Career Advice

10 Years of Growth: Immigrant Engineers in the US Workforce
Meghan Brown posted on January 18, 2016 |
(Image courtesy of Vichaya Kiatying-Angsulee/FreeDigitalPhotos.net.)

(Image courtesy of Vichaya Kiatying-Angsulee/

 FreeDigitalPhotos.net.)

A recent report from the National Science Foundation’s (NSF) National Centre for Science and Engineering Statistics (NCSES) examines the role of immigrant engineers and scientists in the past decade’s workforce growth. 

The report includes data on the birthplace, educational attainment, employment status and salary of this immigrant engineer and scientist workforce.

From 2003 to 2013, the most recent year for which data is available, the overall number of engineers and scientists residing in the US increased from 21.6 million to 29 million. This 10-year increase included a significant amount of growth in the number of immigrant scientists and engineers from 3.4 million to 5.2 million.


Birthplace or Country of Origin

Immigrants in the science and engineering workforce grew from making up 16 percent of the workforce to 18 percent, according to the NCSES data. In 2013, 63 percent of these US immigrant engineers and scientists were naturalized citizens while 22 percent were permanent residents and 15 percent held temporary visas.

The country-of-origin breakdown for the total numbers of immigrant engineers and scientists in the US in 2013 is as follows:

  • 57 percent were born in Asia.
  • 20 percent were born in North America (excluding the United States), Central America, the Caribbean or South America.
  • 16 percent were born in Europe.
  • 6 percent were born in Africa.
  • And less than 1 percent were born in Oceania.
Birthplace of immigrant and US citizen engineers and scientists for 2003 and 2013. (Image courtesy of the National Science Foundation.)
Birthplace of immigrant and US citizen engineers and scientists for 2003 and 2013. (Image courtesy of the National Science Foundation.)


Among the Asian countries, India continued its trend of being the top country of birth for immigrant engineers and scientists, accounting for 950,000 out of the total 2.96 million Asian immigrants. This represents an 85 percent increase for India since 2003.


Highest Level of Education Attained

The NCSES report also indicated that immigrant engineers and scientists were more likely to have earned post-baccalaureate degrees than their US-born counterparts. According to the 2013 data:

  • 32 percent of immigrant scientists reported their highest degree was a master’s (compared to 29 percent of US-born counterparts).
  • 9 percent reported their highest degree was a doctorate (compared to 4 percent of US-born counterparts).

The most common fields of study for this group were engineering, computer sciences, mathematical sciences and other related sciences.

Over the course of the decade, there were also variations in growth by field. Computer sciences and mathematical sciences achieved a growth rate increase of 82 percent, growing from 421,000 up to 767,000. This was also a high-growth field for US-born engineers and scientists, with an increase of 46 percent.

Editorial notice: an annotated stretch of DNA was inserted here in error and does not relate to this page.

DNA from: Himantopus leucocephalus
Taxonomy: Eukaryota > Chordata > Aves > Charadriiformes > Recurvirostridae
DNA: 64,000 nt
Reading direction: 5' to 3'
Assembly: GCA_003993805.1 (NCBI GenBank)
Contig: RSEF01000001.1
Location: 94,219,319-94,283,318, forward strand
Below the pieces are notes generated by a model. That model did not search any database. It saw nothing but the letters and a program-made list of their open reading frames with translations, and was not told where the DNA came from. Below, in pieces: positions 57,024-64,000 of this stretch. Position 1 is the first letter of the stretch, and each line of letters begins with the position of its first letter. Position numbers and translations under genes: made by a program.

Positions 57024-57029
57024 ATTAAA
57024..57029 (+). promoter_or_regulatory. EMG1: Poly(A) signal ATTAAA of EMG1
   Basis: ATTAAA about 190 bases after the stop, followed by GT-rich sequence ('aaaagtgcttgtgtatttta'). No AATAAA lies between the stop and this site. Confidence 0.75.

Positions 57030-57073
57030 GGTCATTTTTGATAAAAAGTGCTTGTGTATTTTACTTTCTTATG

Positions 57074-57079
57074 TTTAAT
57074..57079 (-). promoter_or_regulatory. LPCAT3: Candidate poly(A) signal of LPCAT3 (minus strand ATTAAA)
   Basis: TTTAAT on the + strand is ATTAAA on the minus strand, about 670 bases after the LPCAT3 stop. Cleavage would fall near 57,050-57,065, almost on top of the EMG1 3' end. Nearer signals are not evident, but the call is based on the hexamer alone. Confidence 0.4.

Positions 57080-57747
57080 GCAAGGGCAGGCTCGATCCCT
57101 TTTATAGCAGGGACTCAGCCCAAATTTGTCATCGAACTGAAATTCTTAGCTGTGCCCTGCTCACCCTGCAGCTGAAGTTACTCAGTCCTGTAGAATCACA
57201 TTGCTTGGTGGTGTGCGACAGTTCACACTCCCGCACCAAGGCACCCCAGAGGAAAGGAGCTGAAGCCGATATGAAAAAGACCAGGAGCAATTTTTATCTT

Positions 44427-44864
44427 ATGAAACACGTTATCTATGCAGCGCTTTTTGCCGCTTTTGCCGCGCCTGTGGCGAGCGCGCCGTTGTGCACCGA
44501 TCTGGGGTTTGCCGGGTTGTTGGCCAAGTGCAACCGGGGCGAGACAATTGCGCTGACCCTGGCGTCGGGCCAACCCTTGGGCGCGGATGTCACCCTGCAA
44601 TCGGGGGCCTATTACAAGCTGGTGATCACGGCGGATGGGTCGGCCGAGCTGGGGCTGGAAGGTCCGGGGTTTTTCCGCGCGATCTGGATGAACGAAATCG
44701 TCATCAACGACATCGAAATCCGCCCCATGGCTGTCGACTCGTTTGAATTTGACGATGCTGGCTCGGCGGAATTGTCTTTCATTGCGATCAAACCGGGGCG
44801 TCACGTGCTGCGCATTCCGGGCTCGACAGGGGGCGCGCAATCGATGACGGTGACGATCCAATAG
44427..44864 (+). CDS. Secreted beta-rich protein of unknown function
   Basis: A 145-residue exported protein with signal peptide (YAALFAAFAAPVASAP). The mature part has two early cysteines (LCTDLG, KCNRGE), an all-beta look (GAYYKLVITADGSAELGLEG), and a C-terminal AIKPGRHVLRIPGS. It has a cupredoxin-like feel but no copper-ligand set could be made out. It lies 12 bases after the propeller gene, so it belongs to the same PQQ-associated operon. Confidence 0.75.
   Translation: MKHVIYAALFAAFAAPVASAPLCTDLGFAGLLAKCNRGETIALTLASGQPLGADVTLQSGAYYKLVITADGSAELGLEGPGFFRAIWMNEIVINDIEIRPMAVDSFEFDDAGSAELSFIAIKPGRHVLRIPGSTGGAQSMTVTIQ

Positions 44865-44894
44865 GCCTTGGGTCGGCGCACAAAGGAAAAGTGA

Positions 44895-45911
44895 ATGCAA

The engineering field, however, showed a noticeably different growth rate for immigrants versus US workers. 2003 to 2013 saw a 45 percent increase in the number of immigrants with engineering degrees, compared to 12 percent for their US counterparts.

Growth in highest degree field for engineers and scientists by immigration status between 2003 and 2013. (Image courtesy of the National Science Foundation.)

Growth in highest degree field for engineers and scientists by immigration status between 2003 and 2013. (Image courtesy of the National Science Foundation.)

Employment Status and Median Salary

Overall, over 80 percent of immigrant engineers and scientists were employed in 2013, which is the same percentage as their US-born counterparts. Within this workforce, the largest share of engineer and scientist immigrants worked in computer and mathematical sciences (18 percent) while the second-largest share (8 percent) worked in engineering fields. 

Median salary for immigrant engineers and scientists was on average overall higher than that of their US-born counterparts, $72,000 compared to $64,000.  This may be due in part to the greater likelihood of immigrant engineers and scientists having earned a higher-level post-baccalaureate degree.

Median salary of scientists and engineers in 2013 by citizenship status. (Image courtesy of the National Science Foundation.)
Median salary of scientists and engineers in 2013 by citizenship status. (Image courtesy of the National Science Foundation.)


Immigrant engineers and scientists earned higher median salaries across both the master’s and doctoral education levels than their US-born counterparts. At the bachelor’s level both immigrant and US-born engineers and scientists earned similar median salaries.

Median salary of immigrant and US-born engineers and scientists in the United States for 2013, by degree level. (Image courtesy of the National Science Foundation.)

Median salary of immigrant and US-born engineers and scientists in the United States for 2013, by degree level. (Image courtesy of the National Science Foundation.)

Trends in Immigrant Engineer and Scientist Workforce Growth

The performance of these workforce measurements over the last decade indicate that immigrant engineers and scientists have a definitive influence on the overall workforce. Barring any sudden and widespread changes to immigration levels, they will likely continue to impact the US engineering workforce and job market moving forward.

For more details, the full NCSES report can be read here or visit the National Science Foundation’s website.

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